SAN FRANCISCO, (KTVU) - Alcatraz is a tourist destination more than 1.6 million people flock to every year.
All of those visitors take the ferries provided by Alcatraz Cruises to and from the island, but the company's contract with the National Park's Golden Gate National Recreation Area (GGNRA) expires in May 2016.
GGNRA representatives have said they would like more space and a more permanent location for their ferry service in the future.
In their draft Environmental Impact Statement on the search for a new home for ferry service, GGNRA representatives said Fort Mason is a "viable option". The idea has residents there very concerned.
"Where are they going to park?" asked Marina District resident Rebecca Farguson. "It's already pretty crazy down here in the mornings, with everyone driving to work."
"I understand the need to have attractions for people who come here and the importance of tourism, but you gotta look at neighborhoods. There's some relative tranquility built into every neighborhood, and that's ours," said Marina resident Tom Sinkovitz.
For visitors coming to San Francisco, Alcatraz is almost always on the bucket list.
"Absolutely, that and the bridge, yes," said Amy Diaz, visiting Alcatraz with her son, John.
"You can see why. It's such a history tour, and a pretty cool place," said Nick Smith, visiting from Auckland, New Zealand.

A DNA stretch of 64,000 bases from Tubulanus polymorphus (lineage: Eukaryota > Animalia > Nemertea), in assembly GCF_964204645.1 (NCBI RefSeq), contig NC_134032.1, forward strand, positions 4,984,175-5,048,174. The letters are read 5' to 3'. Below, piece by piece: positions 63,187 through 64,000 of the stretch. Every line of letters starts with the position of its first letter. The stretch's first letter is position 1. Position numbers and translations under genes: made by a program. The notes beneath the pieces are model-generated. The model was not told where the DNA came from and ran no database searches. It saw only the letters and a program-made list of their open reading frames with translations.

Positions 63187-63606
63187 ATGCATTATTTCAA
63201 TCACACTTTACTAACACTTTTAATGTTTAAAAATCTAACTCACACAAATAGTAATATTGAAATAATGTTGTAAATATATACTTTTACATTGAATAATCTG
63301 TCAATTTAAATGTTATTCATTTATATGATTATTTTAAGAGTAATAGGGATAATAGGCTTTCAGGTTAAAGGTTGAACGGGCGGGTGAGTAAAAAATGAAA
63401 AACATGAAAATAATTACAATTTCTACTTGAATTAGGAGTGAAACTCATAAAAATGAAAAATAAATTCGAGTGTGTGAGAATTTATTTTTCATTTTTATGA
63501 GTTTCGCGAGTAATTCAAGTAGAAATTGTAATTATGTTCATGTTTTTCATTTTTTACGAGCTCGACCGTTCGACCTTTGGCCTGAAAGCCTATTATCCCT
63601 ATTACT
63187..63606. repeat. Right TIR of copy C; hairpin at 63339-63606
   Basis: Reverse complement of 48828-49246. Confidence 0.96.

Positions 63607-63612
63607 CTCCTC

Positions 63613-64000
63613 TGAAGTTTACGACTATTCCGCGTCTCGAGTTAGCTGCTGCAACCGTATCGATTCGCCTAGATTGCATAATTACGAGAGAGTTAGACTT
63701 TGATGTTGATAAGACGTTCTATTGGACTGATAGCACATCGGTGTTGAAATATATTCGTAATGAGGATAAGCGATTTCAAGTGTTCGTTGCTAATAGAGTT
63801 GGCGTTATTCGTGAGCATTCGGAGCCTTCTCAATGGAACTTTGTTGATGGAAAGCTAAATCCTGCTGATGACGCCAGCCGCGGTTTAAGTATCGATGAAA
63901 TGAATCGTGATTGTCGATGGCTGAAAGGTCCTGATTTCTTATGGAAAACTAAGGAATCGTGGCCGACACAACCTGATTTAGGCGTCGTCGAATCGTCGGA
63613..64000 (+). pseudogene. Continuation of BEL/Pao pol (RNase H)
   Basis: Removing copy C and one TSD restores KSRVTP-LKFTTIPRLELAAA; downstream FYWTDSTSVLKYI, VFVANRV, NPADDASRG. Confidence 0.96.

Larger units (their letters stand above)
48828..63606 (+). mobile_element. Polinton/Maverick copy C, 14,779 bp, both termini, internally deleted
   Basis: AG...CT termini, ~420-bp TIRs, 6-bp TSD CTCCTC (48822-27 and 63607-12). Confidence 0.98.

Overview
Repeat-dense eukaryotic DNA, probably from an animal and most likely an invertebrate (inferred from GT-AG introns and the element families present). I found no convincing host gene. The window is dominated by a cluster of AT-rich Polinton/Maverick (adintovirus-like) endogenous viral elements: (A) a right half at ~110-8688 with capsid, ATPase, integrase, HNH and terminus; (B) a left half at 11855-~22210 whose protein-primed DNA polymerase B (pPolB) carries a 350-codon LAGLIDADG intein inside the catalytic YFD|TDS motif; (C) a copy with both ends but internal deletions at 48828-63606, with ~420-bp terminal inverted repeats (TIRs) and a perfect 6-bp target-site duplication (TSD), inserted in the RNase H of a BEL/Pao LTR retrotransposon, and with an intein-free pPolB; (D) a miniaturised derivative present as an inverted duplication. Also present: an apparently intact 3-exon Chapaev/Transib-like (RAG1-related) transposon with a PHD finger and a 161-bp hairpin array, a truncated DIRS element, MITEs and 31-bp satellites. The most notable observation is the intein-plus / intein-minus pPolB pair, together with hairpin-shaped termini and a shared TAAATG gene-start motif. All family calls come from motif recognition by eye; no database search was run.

More than 5,000 people a day lineup, snap photos and board the ferries that shuttle visitors to and from the island known as ‘The Rock.'
The thought of transplanting all those people - and traffic - two miles west to the Marina district -makes the neighbors there cringe.
The GGNRA wants the Port of San Francisco to agree to a 50 year lease for future Alcatraz ferry service on one of its piers.
"We've been in discussion with the port for well over two years, and [those discussions] have been productive," said Howard Levitt, Communications Director for Golden Gate National Parks.
But if no agreement is reached, "Fort Mason is a viable alternative," Levitt said.
Fort Mason is already owned by the National Park Service, so no negotiation with the Port of San Francisco would be necessary. According to the Draft EIS, the GGNRA would retrofit the buildings at Fort Mason and build a new berth at Pier 3.
"There are certainly many, many issues that would need to be resolved," Levitt said. "We would have to look very carefully at how we could mitigate things like traffic and congestion."
"If you think of that little area, across from the Safeway in the Marina, to try and jam one and a half million visitors into that funnel - the idea is ludicrous!" said San Francisco Supervisor, Mark Farrell, whose district includes the Marina.
Farrell said a move to Fort Mason should be avoided at all costs, even it if means taking Alcatraz Ferry Service out of the National Park Service's hands, and having the City of San Francisco run it, instead.
It would take an act of Congress to transfer control of Alcatraz Ferry Service contracts to San Francisco, so that's not likely to happen anytime soon. But Farrell said he has reached out Representative Nancy Pelosi and Sen. Diane Feinstein's office about the issue.
Levitt said there is still plenty of time for the GGNRA to come to an agreement with the Port of San Francisco, and keep Alcatraz Ferry service at one of the Port-owned piers.
They will continue their discussions until August. In the meantime, residents, tourists, and park-users have 72 days to provide their input and comment on the idea on the National Park's Website.